June 17, 2012

Audrey Rose (1977)

"A stranger attempts to convince a happily married couple that their daughter is actually his daughter reincarnated."

From the same source as the last movie I watched, I also found "Audrey Rose". Well, it's not as if she was hiding.

This is yet another film which I don't own on DVD but not because I hate it or anything. It's a little bit dated now but the only reason I haven't bought it is because I recorded it onto a VHS tape the last time the BBC showed it.

Although "Audrey Rose" isn't really a horror movie, it was directed by Robert Wise who did "The Haunting" (1963) and was written by Frank De Felitta who also wrote "The Entity". It also freaked me out a little bit when I first saw it because I mistakenly thought that it was based on a true story.

For all its flaws, somewhat patronising exposition, overly dramatic acting, and extremely slow pace, "Audrey Rose" actually threw up a few questions about reincarnation, life and death, and a belief system shared by over 700 million people which I'd never considered before.

I'm not sure how many years ago it was, maybe in the early '80s, but there used to be a Sunday TV programme called "Credo" on ITV which once did a documentary about twin sisters who appeared to be the reincarnation of their own dead sisters. I'm not sure whether it was just a publicity stunt to sell a few books or if there was any truth to it but it stuck in my mind all the same.

Of course, that case had nothing to do with the "Audrey Rose" story which was all completely fictitious anyway and very much designed to sell as a book. I even had a copy of it myself but I don't think that I read more than the first chapter before I got bored with it. I used to read a lot of books but always preferred the ghostie ones over any other weirdness.

"Audrey Rose" as a film is a pretty weird thing itself. A bit like its recent namesake "The Exorcism of Emily Rose" (2005), almost half of it is set in court. I know court cases are a big thing in America (oh, trust me, I know only too well) but, as a Brit, I find them particularly petty and boring.

The court case in "Audrey Rose" is about as far-fetched as any that I've encountered in a movie and only made a little bit more interesting by seeing Higgins from "Magnum, P.I." playing a prosecution lawyer.

Apart from the obvious, i.e. Anthony Hopkins and Marsha Mason, there are a few other very recognisable faces including John Beck (from "Flamingo Road" and "Dallas") playing the father of the little girl with the reincarnated spirit of Audrey Rose inside her and Norman Lloyd who later played a Catholic priest in "Amityville 4".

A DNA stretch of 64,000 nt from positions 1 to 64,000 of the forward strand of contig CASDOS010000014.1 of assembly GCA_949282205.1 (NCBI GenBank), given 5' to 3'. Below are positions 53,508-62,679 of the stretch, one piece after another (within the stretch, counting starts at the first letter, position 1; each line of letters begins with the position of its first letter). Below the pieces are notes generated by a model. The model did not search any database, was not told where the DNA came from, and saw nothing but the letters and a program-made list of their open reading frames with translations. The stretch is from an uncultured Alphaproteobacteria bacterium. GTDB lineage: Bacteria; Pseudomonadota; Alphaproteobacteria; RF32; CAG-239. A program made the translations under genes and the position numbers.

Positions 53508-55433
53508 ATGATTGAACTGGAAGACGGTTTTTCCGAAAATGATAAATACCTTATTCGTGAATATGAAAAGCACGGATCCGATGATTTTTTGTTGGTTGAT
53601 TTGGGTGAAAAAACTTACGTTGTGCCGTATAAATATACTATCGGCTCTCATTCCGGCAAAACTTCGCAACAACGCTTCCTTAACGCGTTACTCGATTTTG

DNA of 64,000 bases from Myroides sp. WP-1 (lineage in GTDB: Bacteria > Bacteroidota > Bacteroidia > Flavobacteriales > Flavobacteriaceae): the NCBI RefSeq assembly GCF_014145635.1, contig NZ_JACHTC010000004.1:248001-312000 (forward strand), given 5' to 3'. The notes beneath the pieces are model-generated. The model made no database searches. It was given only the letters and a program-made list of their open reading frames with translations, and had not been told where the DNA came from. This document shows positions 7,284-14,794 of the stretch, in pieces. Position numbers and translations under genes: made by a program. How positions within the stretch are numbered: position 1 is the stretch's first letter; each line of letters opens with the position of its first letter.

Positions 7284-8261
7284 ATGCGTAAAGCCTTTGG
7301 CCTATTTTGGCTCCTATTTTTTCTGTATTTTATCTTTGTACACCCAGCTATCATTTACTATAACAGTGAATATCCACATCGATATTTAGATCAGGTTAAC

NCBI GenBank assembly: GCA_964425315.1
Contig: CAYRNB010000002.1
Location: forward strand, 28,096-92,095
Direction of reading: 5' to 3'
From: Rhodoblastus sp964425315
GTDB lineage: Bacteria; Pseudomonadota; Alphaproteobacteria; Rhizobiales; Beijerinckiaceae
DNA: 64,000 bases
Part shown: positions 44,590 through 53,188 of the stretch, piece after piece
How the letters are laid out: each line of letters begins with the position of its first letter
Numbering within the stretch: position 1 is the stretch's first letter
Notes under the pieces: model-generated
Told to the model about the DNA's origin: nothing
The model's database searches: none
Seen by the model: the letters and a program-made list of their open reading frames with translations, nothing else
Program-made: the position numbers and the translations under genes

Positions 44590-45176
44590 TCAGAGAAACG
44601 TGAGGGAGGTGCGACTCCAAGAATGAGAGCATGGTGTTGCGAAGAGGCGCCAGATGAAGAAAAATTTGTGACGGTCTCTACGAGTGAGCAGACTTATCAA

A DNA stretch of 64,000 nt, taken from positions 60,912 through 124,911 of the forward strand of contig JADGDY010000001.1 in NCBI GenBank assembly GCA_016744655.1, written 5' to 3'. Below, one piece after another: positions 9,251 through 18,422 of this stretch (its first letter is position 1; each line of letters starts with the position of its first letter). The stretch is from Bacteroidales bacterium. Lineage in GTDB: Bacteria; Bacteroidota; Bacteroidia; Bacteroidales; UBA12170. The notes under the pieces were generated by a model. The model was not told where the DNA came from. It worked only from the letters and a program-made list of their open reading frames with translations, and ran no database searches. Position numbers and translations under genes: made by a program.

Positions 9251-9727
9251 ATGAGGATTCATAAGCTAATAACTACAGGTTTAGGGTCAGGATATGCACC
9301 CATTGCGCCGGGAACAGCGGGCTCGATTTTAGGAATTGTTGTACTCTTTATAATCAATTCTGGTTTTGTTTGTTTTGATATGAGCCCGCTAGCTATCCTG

Susan Swift (above) has the role of Ivy, the aforementioned little girl, and, yes, in case you are wondering, she really is cross-eyed. If you are easily distracted by little girls who aren't very good at acting then you'll find yourself staring at the screen wondering what exactly is wrong with her face so I thought I'd point that out.

She also went on to briefly appear as a nurse at the start of "Halloween: The Curse of Michael Myers" (1995) but, unless, you are an uber fan of that turd of a movie, you probably wouldn't have cared enough to look that piece of trivia up. I'm pretty sure that she hasn't acted since.

Brooke Shields posed for the book cover but, in spite of some false information spread about this movie, she never auditioned for the role of Ivy. If she had done and been cast, I'm not sure if she would have been any better as Ivy than Susan Swift. Nearly every child actor from the '70s played their parts with the same embarrassing affectations including Linda Blair in "The Exorcist" (1973) of course.

Similarities to "The Exorcist" are, unfortunately, rather obvious even though "Audrey Rose" isn't a story about demonic possession. Then again, maybe it is. It depends on your own beliefs. I don't believe in reincarnation although I think it's a clever idea so make of that what you will. Like I said, "Audrey Rose" certainly throws up a few interesting questions.

Anyway, the whole movie is available to watch in several places on YouTube if you've never seen it before. It's not a great film (and it's a little bit too long) but, if you like films about the paranormal or the supernatural, you might enjoy it.

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